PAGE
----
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Close to the Sun review for Nintendo Switch, PS4, Xbox One


Platform: Nintendo Switch
Also on: Xbox One, PS4, PC
Publisher: Wired Productions
Developer: Storm in a Teacup
Medium: Digital
Players: 1
Online: No
ESRB: M

Under the right circumstances, I could imagine Close to the Sun being an absolutely incredible experience. It’s a Bioshock-influenced walking simulator with some genuinely creepy horror elements: if that doesn’t get you at least a little interested, I don’t know what would.

Unfortunately, playing Close to the Sun on the Switch is decidedly not the right circumstances. In fact, I feel quite confident that playing Close to the Sun on the Switch is about as terrible a way to play it as I can possibly imagine.

I’ll be blunt: this is a bad game, entirely because the Switch isn’t nearly powerful enough to pull off what the game wants it to do. Don’t get me wrong, I love my Switch, it’s my go-to platform, and I’ll never complain about it getting too many games. But there’s no way this experience could possibly be classified as enjoyable.

The graphics are a very big part of this. Right off the bat, from the very first scene, you can see the game struggling to render everything that’s meant to be on screen. That first scene takes place in a very small room, and even then, things look a little blurry, and if you try and move at all it gets even worse. From there, as the game opens up, it’s all downhill. Everything looks jagged and indistinct. The game can barely show you what’s right in front of you, and if it’s in the distance, forget it — it’ll pop into view quite abruptly, and you’ll notice the sudden appearance of massive objects where there were none before.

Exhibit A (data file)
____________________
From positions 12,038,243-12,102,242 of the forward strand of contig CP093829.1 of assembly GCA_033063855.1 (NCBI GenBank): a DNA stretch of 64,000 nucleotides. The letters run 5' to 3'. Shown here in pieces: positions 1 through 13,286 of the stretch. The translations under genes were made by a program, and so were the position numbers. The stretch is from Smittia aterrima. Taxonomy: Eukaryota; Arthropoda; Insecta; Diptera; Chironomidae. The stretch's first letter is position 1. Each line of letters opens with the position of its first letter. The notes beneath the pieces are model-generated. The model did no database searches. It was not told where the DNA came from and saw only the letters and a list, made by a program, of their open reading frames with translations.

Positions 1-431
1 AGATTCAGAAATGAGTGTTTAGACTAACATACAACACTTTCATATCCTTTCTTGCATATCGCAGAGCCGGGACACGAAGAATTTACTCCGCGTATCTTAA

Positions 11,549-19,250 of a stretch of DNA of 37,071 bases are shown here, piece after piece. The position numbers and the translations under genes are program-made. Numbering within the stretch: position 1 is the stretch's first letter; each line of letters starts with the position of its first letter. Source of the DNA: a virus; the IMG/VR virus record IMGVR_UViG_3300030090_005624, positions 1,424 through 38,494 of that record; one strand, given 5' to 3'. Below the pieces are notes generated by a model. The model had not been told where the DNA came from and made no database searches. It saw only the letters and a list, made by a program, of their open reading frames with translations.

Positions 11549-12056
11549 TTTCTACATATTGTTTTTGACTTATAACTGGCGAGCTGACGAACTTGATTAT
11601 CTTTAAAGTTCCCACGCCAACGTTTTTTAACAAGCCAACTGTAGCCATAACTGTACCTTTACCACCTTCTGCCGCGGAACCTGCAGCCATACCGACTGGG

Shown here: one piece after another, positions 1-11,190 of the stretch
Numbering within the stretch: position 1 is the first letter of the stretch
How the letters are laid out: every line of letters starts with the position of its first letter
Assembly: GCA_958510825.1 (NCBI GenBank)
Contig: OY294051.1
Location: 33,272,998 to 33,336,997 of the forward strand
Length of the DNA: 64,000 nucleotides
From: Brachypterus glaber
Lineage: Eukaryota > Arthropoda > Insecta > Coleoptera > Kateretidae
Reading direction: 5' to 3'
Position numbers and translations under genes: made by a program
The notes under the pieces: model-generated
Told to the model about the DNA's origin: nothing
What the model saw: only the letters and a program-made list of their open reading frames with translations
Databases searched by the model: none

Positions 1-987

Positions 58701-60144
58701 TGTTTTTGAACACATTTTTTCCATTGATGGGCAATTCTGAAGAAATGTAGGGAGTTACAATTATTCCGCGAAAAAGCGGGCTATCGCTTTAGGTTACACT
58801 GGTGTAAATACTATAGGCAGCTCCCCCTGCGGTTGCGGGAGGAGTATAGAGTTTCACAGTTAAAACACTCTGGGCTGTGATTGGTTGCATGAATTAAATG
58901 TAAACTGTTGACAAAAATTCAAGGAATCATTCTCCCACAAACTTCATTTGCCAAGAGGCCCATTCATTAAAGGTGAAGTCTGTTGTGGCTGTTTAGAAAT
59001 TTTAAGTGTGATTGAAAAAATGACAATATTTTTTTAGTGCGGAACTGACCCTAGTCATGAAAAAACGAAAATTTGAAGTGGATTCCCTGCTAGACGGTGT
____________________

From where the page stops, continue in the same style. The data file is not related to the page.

This could maybe be salvaged if Close to the Sun at least controlled well, but it doesn’t. By default, you move along at a crawl; even once you figure out how to run (because this game is lousy about telling you how to do anything), you’ll still feel like you’re only on a brisk walk. Given the game occasionally asks you to run for your life, you can see why this is a bad thing. Even picking up objects and trying to rotate them is next-to-impossible — which, again, is something the game asks of you occasionally — since they move as if they’re stuck in molasses.

It’s all especially frustrating because I could imagine Close to the Sun being a great game. You can tell that, on the right platform, the Bioshock/art deco influences would look absolutely stunning, and would help make the creepy story — about a woman trying to rescue her sister off a ship from the clutches of a mad Tesla — all the more riveting.

But again, the Switch is not the right platform for Close to the Sun. The right platform would be one that could actually show what’s going on without it feeling like your console was about to burst into flames and melt down. If you do have one such non-Switch platform, you may be inclined to check this out, but if the Switch is your only option, steer very clear of Close to the Sun.

Wired Productions provided us with a Close to the Sun Switch code for review purposes.

Grade: D+